Need and Significance of Traffic Awareness & Education to School Students
As young people begin to mature and become more independent, they are exposed to increasing risks. Teenagers are an important group of road users as pedestrians, cyclists, motorcyclists and newly-qualified drivers. Many are unaware that road incidents are the biggest cause of accidental deaths and serious injuries amongst young people. There is a need for all those involved with young people to help teach clear road safety messages to equip them to understand and manage the risks they encounter as road users. Need & Significance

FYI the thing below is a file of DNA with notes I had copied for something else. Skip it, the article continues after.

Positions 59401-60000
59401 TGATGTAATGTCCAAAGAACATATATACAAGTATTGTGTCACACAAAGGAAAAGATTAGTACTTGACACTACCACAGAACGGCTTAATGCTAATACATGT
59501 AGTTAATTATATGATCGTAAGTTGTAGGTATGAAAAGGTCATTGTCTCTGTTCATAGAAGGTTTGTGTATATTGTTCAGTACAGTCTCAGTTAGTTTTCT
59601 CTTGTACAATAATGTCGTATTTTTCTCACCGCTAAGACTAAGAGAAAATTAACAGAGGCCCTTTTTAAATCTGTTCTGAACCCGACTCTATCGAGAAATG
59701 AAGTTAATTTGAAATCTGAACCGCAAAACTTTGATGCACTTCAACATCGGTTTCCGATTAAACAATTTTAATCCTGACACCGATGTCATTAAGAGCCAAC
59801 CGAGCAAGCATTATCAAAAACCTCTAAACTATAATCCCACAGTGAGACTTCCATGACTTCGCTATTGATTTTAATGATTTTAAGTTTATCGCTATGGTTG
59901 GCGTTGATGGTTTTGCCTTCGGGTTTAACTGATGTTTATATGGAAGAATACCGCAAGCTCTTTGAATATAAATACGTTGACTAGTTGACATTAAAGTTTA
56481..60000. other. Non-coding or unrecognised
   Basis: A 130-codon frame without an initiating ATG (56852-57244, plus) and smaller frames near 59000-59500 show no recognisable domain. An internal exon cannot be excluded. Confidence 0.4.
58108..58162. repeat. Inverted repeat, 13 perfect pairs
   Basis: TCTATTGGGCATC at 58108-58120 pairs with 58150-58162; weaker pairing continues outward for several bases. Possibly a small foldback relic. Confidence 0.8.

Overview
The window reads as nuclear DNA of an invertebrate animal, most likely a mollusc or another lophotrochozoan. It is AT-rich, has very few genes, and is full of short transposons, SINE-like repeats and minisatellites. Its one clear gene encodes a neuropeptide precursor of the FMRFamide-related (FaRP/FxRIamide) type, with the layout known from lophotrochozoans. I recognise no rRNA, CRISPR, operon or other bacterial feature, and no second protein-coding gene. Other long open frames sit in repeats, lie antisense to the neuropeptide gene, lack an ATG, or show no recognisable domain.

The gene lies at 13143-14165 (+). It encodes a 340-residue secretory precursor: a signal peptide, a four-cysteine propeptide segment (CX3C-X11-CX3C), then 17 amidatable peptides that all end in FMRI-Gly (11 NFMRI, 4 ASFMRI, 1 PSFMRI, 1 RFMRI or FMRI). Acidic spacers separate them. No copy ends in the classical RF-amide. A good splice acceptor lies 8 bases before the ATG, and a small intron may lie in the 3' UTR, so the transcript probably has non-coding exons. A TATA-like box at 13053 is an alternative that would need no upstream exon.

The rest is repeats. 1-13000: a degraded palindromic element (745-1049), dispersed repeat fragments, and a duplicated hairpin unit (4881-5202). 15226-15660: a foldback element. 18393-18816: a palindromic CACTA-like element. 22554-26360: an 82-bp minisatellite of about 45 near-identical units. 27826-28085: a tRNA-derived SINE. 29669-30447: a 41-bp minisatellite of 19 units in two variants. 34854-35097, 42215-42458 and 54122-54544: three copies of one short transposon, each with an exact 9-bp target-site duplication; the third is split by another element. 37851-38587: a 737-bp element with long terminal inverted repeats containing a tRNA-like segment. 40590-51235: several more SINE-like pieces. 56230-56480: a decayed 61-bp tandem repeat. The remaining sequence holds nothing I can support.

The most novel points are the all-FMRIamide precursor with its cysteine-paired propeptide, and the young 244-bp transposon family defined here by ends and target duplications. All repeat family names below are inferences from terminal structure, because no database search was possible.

Road safety is a high priority for parents of younger children and there is a focus on pedestrian and cycle safety education in primary schools. However, when young people move up to and through secondary school, road safety becomes even more important. Students can expect longer journeys to school, and they will be much more likely to make these journeys on their own. Their journey times may vary if they join activities before and after school hours. They will start going elsewhere on their own – or with friends – including in the evening. They may be walking, cycling, using public transport or a passenger in cars driven by adults or young people over 17. Learning to cope with the risks they will face on the roads will allow our young people – and their parents – the confidence that they can enjoy the freedom to get out and about. However, other aspects of their health, safety and wellbeing can appear more pressing. Personal, Social and Health Education (PSHE) programmes reflect parents’ and students’ concerns about bullying and drug and alcohol misuse. In some areas there are concerns about violent crime. As a result, road safety can slip down the agenda. So something positive has to be done to keep a broad range of road safety activity where it belongs high up the agenda. Although tragic, deaths from drug misuse and violent crime for young...
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